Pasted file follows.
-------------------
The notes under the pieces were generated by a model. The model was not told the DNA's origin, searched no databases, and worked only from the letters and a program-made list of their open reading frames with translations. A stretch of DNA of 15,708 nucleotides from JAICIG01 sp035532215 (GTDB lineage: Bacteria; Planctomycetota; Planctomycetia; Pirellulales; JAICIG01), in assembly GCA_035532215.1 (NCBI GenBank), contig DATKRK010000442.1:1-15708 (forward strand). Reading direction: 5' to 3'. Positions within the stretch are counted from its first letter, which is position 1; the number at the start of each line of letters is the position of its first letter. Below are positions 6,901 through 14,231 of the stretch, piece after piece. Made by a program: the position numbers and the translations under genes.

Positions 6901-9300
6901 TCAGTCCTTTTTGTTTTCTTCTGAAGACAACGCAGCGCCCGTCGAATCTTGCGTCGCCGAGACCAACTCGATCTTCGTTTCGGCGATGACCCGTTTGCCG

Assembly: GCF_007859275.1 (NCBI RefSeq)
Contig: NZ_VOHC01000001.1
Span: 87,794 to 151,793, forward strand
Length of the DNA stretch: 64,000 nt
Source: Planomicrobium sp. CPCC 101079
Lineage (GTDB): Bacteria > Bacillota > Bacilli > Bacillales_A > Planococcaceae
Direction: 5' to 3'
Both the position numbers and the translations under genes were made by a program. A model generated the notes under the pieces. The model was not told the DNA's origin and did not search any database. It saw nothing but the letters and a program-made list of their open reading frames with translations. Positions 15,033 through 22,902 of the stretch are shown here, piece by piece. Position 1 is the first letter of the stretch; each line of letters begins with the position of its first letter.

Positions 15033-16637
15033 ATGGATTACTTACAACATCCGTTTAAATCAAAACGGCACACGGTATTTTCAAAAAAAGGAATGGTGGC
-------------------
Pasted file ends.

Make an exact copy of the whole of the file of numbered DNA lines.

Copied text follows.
The notes under the pieces were generated by a model. The model was not told the DNA's origin, searched no databases, and worked only from the letters and a program-made list of their open reading frames with translations. A stretch of DNA of 15,708 nucleotides from JAICIG01 sp035532215 (GTDB lineage: Bacteria; Planctomycetota; Planctomycetia; Pirellulales; JAICIG01), in assembly GCA_035532215.1 (NCBI GenBank), contig DATKRK010000442.1:1-15708 (forward strand). Reading direction: 5' to 3'. Positions within the stretch are counted from its first letter, which is position 1; the number at the start of each line of letters is the position of its first letter. Below are positions 6,901 through 14,231 of the stretch, piece after piece. Made by a program: the position numbers and the translations under genes.

Positions 6901-9300
6901 TCAGTCCTTTTTGTTTTCTTCTGAAGACAACGCAGCGCCCGTCGAATCTTGCGTCGCCGAGACCAACTCGATCTTCGTTTCGGCGATGACCCGTTTGCCG

Assembly: GCF_007859275.1 (NCBI RefSeq)
Contig: NZ_VOHC01000001.1
Span: 87,794 to 151,793, forward strand
Length of the DNA stretch: 64,000 nt
Source: Planomicrobium sp. CPCC 101079
Lineage (GTDB): Bacteria > Bacillota > Bacilli > Bacillales_A > Planococcaceae
Direction: 5' to 3'
Both the position numbers and the translations under genes were made by a program. A model generated the notes under the pieces. The model was not told the DNA's origin and did not search any database. It saw nothing but the letters and a program-made list of their open reading frames with translations. Positions 15,033 through 22,902 of the stretch are shown here, piece by piece. Position 1 is the first letter of the stretch; each line of letters begins with the position of its first letter.

Positions 15033-16637
15033 ATGGATTACTTACAACATCCGTTTAAATCAAAACGGCACACGGTATTTTCAAAAAAAGGAATGGTGGC